"This is ridiculous."
"Do you even understand what's going on here?"
"You are hijacking this meeting"
"You're being unreasonable."
Sound familiar? Maybe too familiar. Maybe it was with a co-worker, a family member, or you. Maybe it was about a deliverable, an objective, or... politics. Breakdowns in communication are common, and unfortunately, the skills to handle the situation are not. In this week's post, I'm going to focus on a practical approach you can take when conversations breakdown. These tactics are written for a professional setting but can be applied to most scenarios.
The problem with communication is the illusion that it happened.
When I'm facing a difficult conversation, I like to remember that the other person likely sees me as the unreasonable party. When I realize this, I use it as a trigger to change my behavior from a persuasive tone to a curious tone - and then dig into the real problem: The gap in our communication.
What are you arguing for? Why does it matter to you?
My first priority is understanding their motivation. Interestingly, even though the conclusions we reach can be on completely different ends of the spectrum, our initial goals are likely to be more similar than we realize. We both want the work to be fairly distributed. We both want a secure future for our children. We both want the project to succeed.
Knowing this helps us listen in good faith. If you realize you are discussing different things and need to table a portion of the discussion for a different time, politely recognize their point of view and clarify the bounds of the current discussion.
How much does it matter to you? Is there something that matters more?
We all know that co-worker. The one who argues just for the sake of arguing. Sometimes, to cut through the bullshit, it's as simple as asking how much it matters to them. You'd be surprised how often people will argue until they are blue in the face about things that they hardly care about. To ask "how much it matters", describe the hypothetical result of the discussion and ask how much they would be impacted. Then, listen to their answers. 9 out of 10 times they will describe a much larger and ambiguous problem they feel is being left unaddressed. Use this as an opportunity to refocus on the decision you are trying to make.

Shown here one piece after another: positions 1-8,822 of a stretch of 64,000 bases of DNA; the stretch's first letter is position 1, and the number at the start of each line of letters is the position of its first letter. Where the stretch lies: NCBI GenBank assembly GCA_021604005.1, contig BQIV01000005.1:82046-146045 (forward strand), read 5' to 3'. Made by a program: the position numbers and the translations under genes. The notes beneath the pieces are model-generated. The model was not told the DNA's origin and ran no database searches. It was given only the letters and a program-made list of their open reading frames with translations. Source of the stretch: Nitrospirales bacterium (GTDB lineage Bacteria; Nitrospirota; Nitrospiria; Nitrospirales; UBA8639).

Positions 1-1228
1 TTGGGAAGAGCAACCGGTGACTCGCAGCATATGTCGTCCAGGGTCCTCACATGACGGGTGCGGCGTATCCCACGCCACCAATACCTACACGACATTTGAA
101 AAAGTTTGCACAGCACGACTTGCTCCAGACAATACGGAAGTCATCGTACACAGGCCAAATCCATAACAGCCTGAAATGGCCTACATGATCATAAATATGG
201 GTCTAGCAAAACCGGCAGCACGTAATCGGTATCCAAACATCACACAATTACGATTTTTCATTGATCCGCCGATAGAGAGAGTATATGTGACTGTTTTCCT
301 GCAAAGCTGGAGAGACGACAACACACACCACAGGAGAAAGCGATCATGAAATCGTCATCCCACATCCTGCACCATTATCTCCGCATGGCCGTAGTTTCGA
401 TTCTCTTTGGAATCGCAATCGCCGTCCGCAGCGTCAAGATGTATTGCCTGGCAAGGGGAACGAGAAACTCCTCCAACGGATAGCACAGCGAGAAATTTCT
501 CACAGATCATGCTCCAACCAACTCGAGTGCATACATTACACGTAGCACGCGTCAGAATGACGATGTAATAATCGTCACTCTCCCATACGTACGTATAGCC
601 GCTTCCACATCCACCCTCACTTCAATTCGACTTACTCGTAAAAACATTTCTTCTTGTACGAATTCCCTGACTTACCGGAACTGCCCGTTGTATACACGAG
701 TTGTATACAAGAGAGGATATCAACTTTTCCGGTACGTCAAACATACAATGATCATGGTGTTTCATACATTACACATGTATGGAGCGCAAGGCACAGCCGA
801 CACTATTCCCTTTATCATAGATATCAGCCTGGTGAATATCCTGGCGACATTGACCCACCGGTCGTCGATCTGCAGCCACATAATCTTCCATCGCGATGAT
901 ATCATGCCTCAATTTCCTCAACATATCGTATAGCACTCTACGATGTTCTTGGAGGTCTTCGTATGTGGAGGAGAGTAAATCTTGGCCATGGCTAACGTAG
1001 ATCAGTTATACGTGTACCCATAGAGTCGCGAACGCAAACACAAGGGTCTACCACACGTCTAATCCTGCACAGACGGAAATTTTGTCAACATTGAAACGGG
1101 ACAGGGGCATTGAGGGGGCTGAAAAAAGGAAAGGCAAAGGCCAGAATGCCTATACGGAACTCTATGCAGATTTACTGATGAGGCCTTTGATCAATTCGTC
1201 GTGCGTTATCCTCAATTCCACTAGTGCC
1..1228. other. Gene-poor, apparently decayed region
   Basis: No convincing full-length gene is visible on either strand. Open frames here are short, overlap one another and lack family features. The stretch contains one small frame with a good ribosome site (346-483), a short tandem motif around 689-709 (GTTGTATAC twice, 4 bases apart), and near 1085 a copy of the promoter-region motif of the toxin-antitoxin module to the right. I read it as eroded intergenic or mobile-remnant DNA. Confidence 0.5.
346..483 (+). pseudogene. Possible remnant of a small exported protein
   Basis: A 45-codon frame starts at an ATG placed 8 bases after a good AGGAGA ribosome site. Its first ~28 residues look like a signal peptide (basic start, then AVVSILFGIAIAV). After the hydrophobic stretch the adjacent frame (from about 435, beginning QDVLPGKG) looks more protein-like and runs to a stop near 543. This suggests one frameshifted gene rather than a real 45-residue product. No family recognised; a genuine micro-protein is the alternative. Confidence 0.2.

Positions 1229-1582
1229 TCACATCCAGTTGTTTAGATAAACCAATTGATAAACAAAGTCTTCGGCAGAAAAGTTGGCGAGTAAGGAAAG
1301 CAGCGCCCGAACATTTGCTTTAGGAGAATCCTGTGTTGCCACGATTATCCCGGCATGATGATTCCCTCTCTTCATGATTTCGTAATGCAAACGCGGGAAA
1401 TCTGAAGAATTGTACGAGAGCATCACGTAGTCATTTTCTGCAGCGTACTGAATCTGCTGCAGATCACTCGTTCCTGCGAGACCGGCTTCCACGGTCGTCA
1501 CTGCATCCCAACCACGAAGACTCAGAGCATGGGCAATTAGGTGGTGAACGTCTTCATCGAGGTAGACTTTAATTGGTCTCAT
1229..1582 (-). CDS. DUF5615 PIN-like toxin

What would it take to change your mind?
Sometimes, we'd be better off not having an argument at all. There are two types of situations where this commonly occurs. In the first, the individual doesn't actually need anything to change, they just need to be heard. They just want others to understand their grievances and to clear. It's a healthy practice in the right environment, but mid-meeting is rarely the right place.
The second situation is toxic and occurs when it is impossible to changes someone's mind, regardless of any reason or information. When all options to diffuse a situation are exhausted, ask what it would take to change their mind. By asking this question, you frame the discussion around what's needed to make a decision. Then, you can then decide if more information is needed and how you could obtain it. Another trick is to reverse the framing of this question and explain to what it would take for the other party to change your mind. It's a simple step and goes a long way towards establishing good faith. If their answer is "nothing can change my mind", then it's not worth arguing a longer. It's time to move on.
So, the next time that you realize that you're about to get into a heated argument with your uncle about politics, realizing beforehand that there is nothing you can say that will change his mind can save you a lot of time and stress.